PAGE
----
G-13: Use the high-probability instructional sequence ©

Important note: Fictionalized clients are used to demonstrate the skill items in the second half of the task list, sections F-I. They make the most sense when read in order. Please remember that there is not substitute for real-life supervision and consultation. Get your case-specific advice from professionals – not from the internet! These examples are just that – examples of how behavior analytic skills might be applied.


Case example: Jada is an elementary school student. She experiences Level 3 Autism Spectrum Disorder (ASD). Level 3 is the severity level of Autism which is characterized by “requiring very substantial support.” Jada has also been diagnosed with a severe Intellectual Disability (ID). Jada has just transferred to a private school for individuals with global needs. She loves all kinds of play and messy activities, such as finger paint and water play. She also enjoys swinging on the playground, eating popcorn, and watching Disney movies. She loves to be read to, and laughs when staff make dramatic gestures while reading picture books. Jada does not use any vocal speech. She makes noises sometimes, such as humming. Jada engages in motor stimming, including upper body tensing and flapping her arms. Jada engages in severe challenging behavior, including self injury (hand to head and head to surface) and aggression (including hitting and biting). Jada has a mom, dad, and older brother living together in one home. Jada’s family has advocated for her to attend a private program, and they are excited for her to get high quality services. Jada’s new behavior analyst is Dr. Brown-Davis, who is a BCBA-D employed by the private program.

Example of Item G-13: Jada’s plan includes high probability instructional sequences related to initiating task demands. For example, Jada is likely to cooperate with requests to wiggle her fingers, hop up and down, or turn around in a circle. She is less likely to engage in behaviors historically related to task demands, such as sitting down at her desk, picking up her toys, or approaching areas where chores are done. Knowing this information, Jada’s team uses high-p sequences such as, “Jada, jump up! Jada, wiggle your fingers! Jada, turn around like this! Jada, open the dishwasher!”).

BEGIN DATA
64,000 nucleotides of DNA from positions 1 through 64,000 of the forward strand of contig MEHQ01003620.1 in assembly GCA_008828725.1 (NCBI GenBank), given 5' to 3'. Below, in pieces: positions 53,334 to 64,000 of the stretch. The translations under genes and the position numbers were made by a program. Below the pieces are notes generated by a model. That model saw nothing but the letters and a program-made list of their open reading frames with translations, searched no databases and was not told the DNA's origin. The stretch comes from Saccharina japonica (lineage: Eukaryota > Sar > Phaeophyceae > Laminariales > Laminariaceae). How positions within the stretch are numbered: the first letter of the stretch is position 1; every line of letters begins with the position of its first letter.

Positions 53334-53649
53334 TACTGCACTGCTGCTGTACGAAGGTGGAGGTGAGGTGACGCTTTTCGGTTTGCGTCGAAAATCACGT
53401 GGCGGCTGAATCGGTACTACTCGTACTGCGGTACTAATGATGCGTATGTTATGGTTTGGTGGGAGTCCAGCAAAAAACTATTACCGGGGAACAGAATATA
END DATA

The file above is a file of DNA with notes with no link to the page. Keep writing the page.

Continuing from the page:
Case example: Donovan is a high school student. He has been diagnosed with Attention Deficit Hyperactivity Disorder (ADHD) and Oppositional Defiant Disorder (ODD). He attends a public school and has been placed in a support program for students with social/emotional/behavioral needs. Donovan enjoys playing video games and drawing in his sketchbook. He would like to be a welder when he is an adult. Academic achievement and attendance have been challenges for Donovan historically, and he is currently not on track to graduate with his peers due to missed work and failing grades in several classes. Donovan’s team has identified challenges including frequent non-attendance to school, walking the halls during class times, non-attendance at expected guidance appointments, and non-completion of classwork. Donovan lives with his mother and older brother. Donovan’s mother is concerned about her son’s school challenges and expresses frustration about his “lack of commitment” to his education. She wants Donovan to understand how important it is to graduate from high school. Donovan’s behavior analyst is Ms. Bailey, who has just started contracting with Donovan’s school district through the agency she works for.

Example of Item G-13: Ms. Bailey utilizes high-probability request sequences when Donovan is struggling to sit down in his seat in class and get started on his work. She first gives a direction he is likely to do (“Please grab a seat Donovan”) and after he sits she provides behavior specific praise for sitting. She then provides a second directive he is likely to do (“Take out a pencil please”) and then provides behavior specific praise for taking out his pencil. Ms. Bailey provides one more directive that Donovan is likely to follow (“Please your name on your paper”) then provides behavior specific praise for writing his name. Ms. Bailey then provides a directive that Donovan is less likely to engage in (“Please try the first three problems”), once Donovan has finished the problems Ms. Bailey provides behavior specific praise and tells Donovan “You can take a 5 minute break since you did such a great job finishing those three problems, nice job dude”.

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